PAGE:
(Graphic by Amelia Roberts)

Graphic by Amelia Roberts

Notre Dame Engulfed in Flames

April 17, 2019

On Monday, April 15th, Notre Dame Cathedral, an infamous Catholic church, caught fire and burned in front of the eyes of Paris. The blaze started at around 6:30 pm Paris time and lasted only about an hour, but it took its toll on the old building. The exact cause of the fire is unknown, but according to Jean-Claude Gallet, commander of the Paris firefighters, the fire started in the attic and spread throughout the roof of the building. The fire did not claim any lives, but it did topple the famous spire on top of the cathedral just a few minutes after it caught fire. Around 500 firefighters battled the flames for nearly 4 hours, finally getting the situation under control and rescuing the rest of the building from being burned.
A small group of Waukee Honor Choir students had the privilege of visiting Europe and singing in the Notre Dame Cathedral in the summer of 2018. “It’s crazy because in lots of photos of where the ceiling came crashing down, that’s exactly where the choir I was a part of stood while we sang beautiful music to everyone coming in and out of Notre Dame,” expressed junior Carrie Wilhite, one of the honor choir students who went on the trip. News of the fire spread quickly throughout social media, so it didn’t take long for students to find out about the incident. “I was scrolling through Twitter when I saw someone tweet about it and then 30 minutes later, it was trending on the news page,” explained junior Holly Rankin. “I don’t think I could really fathom at first that it would burn down, and then I thought about my family trips to Paris when we visit friends and Notre Dame not being there out our window. It was a weird feeling.”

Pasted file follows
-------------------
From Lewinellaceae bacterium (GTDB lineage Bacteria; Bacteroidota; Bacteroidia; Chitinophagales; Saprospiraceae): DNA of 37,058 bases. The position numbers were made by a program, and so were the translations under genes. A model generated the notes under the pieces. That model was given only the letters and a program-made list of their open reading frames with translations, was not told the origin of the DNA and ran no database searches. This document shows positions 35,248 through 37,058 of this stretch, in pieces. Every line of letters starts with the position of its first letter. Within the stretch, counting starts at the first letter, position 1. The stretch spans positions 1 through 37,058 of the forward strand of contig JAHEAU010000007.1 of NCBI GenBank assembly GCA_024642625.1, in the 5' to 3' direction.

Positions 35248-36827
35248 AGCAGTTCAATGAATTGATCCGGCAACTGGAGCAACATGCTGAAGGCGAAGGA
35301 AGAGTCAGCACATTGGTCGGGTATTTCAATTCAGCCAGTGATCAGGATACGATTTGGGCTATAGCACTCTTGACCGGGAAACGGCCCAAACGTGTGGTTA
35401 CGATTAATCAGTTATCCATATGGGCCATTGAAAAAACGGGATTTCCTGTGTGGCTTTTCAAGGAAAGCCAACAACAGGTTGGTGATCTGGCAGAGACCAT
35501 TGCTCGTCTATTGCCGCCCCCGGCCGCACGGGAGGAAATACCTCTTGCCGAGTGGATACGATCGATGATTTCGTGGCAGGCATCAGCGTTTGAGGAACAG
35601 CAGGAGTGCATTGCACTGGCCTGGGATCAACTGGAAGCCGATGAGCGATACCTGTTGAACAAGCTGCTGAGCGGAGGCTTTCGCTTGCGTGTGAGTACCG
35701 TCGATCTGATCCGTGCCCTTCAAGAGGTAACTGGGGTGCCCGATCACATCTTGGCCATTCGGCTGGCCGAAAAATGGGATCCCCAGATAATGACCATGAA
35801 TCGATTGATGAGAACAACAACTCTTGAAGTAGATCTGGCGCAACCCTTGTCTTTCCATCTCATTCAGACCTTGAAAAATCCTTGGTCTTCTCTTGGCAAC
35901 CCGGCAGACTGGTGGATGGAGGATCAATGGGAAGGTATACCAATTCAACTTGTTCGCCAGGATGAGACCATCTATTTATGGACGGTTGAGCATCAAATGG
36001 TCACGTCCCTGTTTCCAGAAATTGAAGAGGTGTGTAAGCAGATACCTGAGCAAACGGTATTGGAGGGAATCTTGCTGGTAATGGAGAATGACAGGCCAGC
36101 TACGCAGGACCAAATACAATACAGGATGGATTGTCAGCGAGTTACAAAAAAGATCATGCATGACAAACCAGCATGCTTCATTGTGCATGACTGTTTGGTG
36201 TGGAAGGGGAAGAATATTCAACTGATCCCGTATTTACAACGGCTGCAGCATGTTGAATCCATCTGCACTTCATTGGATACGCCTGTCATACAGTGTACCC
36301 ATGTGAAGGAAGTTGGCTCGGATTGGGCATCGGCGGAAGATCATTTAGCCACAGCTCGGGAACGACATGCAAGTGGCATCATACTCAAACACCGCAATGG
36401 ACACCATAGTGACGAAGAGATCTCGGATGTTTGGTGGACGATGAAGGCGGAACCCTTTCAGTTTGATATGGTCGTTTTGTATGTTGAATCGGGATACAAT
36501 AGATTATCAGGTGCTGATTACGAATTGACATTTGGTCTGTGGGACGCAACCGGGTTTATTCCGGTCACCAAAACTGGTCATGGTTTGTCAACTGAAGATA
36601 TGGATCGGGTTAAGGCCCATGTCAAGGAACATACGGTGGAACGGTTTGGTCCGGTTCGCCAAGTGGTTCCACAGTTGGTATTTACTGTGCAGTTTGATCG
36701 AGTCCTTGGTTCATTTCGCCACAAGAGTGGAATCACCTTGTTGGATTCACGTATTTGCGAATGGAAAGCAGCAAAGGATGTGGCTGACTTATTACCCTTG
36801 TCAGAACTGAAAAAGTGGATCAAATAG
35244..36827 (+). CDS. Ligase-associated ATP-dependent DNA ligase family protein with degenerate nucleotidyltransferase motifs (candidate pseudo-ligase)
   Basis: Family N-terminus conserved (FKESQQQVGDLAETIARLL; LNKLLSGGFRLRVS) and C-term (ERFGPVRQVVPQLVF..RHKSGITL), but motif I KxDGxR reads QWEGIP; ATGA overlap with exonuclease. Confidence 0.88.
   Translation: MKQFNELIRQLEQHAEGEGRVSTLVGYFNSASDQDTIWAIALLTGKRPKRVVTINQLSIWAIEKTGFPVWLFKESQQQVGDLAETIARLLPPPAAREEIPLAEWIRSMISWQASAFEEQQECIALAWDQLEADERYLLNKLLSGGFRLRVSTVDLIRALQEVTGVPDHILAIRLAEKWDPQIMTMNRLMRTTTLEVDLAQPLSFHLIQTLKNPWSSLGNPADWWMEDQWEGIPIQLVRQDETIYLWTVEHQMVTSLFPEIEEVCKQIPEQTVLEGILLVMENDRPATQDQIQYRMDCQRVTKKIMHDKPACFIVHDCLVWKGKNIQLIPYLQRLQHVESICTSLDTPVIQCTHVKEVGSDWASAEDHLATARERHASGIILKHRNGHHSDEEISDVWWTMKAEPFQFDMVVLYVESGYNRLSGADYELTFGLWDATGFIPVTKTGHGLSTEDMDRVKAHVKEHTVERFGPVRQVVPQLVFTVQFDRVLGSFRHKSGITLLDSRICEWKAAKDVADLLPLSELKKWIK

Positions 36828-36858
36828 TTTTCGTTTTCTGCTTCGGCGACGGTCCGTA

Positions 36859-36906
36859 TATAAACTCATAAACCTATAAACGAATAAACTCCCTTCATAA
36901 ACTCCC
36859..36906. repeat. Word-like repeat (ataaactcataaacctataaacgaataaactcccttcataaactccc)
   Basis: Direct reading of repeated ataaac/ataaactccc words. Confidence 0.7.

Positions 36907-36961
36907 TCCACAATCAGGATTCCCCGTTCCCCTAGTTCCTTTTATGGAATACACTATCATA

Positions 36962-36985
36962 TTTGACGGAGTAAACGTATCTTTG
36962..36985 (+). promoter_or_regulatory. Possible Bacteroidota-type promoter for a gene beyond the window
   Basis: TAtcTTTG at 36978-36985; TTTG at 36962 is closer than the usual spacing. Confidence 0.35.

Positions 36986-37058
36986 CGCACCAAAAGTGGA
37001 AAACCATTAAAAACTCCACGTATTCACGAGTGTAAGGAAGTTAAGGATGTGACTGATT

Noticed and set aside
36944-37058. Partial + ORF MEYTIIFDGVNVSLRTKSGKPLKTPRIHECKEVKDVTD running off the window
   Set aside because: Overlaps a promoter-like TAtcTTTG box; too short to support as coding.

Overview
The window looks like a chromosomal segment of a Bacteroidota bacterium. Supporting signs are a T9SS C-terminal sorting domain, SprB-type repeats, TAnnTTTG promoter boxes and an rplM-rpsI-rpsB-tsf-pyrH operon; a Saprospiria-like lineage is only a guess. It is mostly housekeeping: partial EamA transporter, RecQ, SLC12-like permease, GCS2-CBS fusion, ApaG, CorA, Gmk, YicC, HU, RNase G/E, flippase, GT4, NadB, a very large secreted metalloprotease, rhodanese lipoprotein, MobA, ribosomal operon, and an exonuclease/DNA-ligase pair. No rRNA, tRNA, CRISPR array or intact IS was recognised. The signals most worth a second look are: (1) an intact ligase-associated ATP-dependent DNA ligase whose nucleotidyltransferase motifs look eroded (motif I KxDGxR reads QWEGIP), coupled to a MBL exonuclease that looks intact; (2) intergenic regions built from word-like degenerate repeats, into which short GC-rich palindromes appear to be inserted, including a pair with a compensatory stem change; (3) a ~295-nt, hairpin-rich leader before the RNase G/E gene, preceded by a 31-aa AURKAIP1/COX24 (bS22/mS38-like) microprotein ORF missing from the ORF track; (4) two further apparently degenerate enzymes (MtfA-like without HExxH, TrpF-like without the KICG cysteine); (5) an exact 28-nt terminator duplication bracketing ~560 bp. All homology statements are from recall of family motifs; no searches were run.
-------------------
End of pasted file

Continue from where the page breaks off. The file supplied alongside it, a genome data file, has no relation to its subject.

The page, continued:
Amidst the accident, a controversy arose. Only two days after the fire, nearly $1 billion in donations came in to help rebuild the cathedral, many of which came from millionaires and well-known brands such as Gucci. The rally of people coming together to raise this money in such a short amount of time raised the question: Where was this money during the Flint water crisis? During the countless bombings of mosques and temples? During the never-ending fight to stop world hunger? The affluent people and companies that gave the money to Notre Dame had the money all along and chose not to donate it to other causes, which is, of course, their own choice. Still, why here? Why now?
According to the NYT, investigators are now looking deeper into the cause of the fire, hypothesizing a possible electrical mishap, or an accident made by one of the workers. The fire possibly involved cigarette buds, after police found traces of them in the scaffolding of the building. Dozens of workers are already being interrogated.

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